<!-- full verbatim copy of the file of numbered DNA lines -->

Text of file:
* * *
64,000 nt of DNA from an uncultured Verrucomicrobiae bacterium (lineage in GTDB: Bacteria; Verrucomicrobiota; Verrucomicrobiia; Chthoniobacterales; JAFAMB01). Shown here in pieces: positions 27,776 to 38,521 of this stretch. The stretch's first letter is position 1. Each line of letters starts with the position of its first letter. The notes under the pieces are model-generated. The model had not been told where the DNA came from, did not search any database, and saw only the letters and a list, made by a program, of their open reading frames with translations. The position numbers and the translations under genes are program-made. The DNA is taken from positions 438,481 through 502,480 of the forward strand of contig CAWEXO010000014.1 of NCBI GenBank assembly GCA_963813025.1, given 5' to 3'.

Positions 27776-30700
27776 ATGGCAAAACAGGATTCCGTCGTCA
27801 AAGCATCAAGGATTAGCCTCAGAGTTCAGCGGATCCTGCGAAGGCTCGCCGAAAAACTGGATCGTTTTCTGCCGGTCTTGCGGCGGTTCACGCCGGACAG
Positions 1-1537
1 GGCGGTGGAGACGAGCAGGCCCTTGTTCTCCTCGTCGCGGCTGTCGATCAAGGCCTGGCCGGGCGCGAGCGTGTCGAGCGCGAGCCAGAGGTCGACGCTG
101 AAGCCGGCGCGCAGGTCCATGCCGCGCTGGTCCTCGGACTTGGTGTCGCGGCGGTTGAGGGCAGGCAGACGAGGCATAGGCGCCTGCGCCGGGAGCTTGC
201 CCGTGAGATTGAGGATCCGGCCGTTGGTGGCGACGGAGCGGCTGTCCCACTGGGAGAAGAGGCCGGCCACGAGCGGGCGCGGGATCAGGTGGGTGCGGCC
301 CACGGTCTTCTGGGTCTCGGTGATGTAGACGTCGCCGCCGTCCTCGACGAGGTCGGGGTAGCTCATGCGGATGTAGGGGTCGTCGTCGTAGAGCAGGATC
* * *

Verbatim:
64,000 nt of DNA from an uncultured Verrucomicrobiae bacterium (lineage in GTDB: Bacteria; Verrucomicrobiota; Verrucomicrobiia; Chthoniobacterales; JAFAMB01). Shown here in pieces: positions 27,776 to 38,521 of this stretch. The stretch's first letter is position 1. Each line of letters starts with the position of its first letter. The notes under the pieces are model-generated. The model had not been told where the DNA came from, did not search any database, and saw only the letters and a list, made by a program, of their open reading frames with translations. The position numbers and the translations under genes are program-made. The DNA is taken from positions 438,481 through 502,480 of the forward strand of contig CAWEXO010000014.1 of NCBI GenBank assembly GCA_963813025.1, given 5' to 3'.

Positions 27776-30700
27776 ATGGCAAAACAGGATTCCGTCGTCA
27801 AAGCATCAAGGATTAGCCTCAGAGTTCAGCGGATCCTGCGAAGGCTCGCCGAAAAACTGGATCGTTTTCTGCCGGTCTTGCGGCGGTTCACGCCGGACAG
Positions 1-1537
1 GGCGGTGGAGACGAGCAGGCCCTTGTTCTCCTCGTCGCGGCTGTCGATCAAGGCCTGGCCGGGCGCGAGCGTGTCGAGCGCGAGCCAGAGGTCGACGCTG
101 AAGCCGGCGCGCAGGTCCATGCCGCGCTGGTCCTCGGACTTGGTGTCGCGGCGGTTGAGGGCAGGCAGACGAGGCATAGGCGCCTGCGCCGGGAGCTTGC
201 CCGTGAGATTGAGGATCCGGCCGTTGGTGGCGACGGAGCGGCTGTCCCACTGGGAGAAGAGGCCGGCCACGAGCGGGCGCGGGATCAGGTGGGTGCGGCC
301 CACGGTCTTCTGGGTCTCGGTGATGTAGACGTCGCCGCCGTCCTCGACGAGGTCGGGGTAGCTCATGCGGATGTAGGGGTCGTCGTCGTAGAGCAGGATC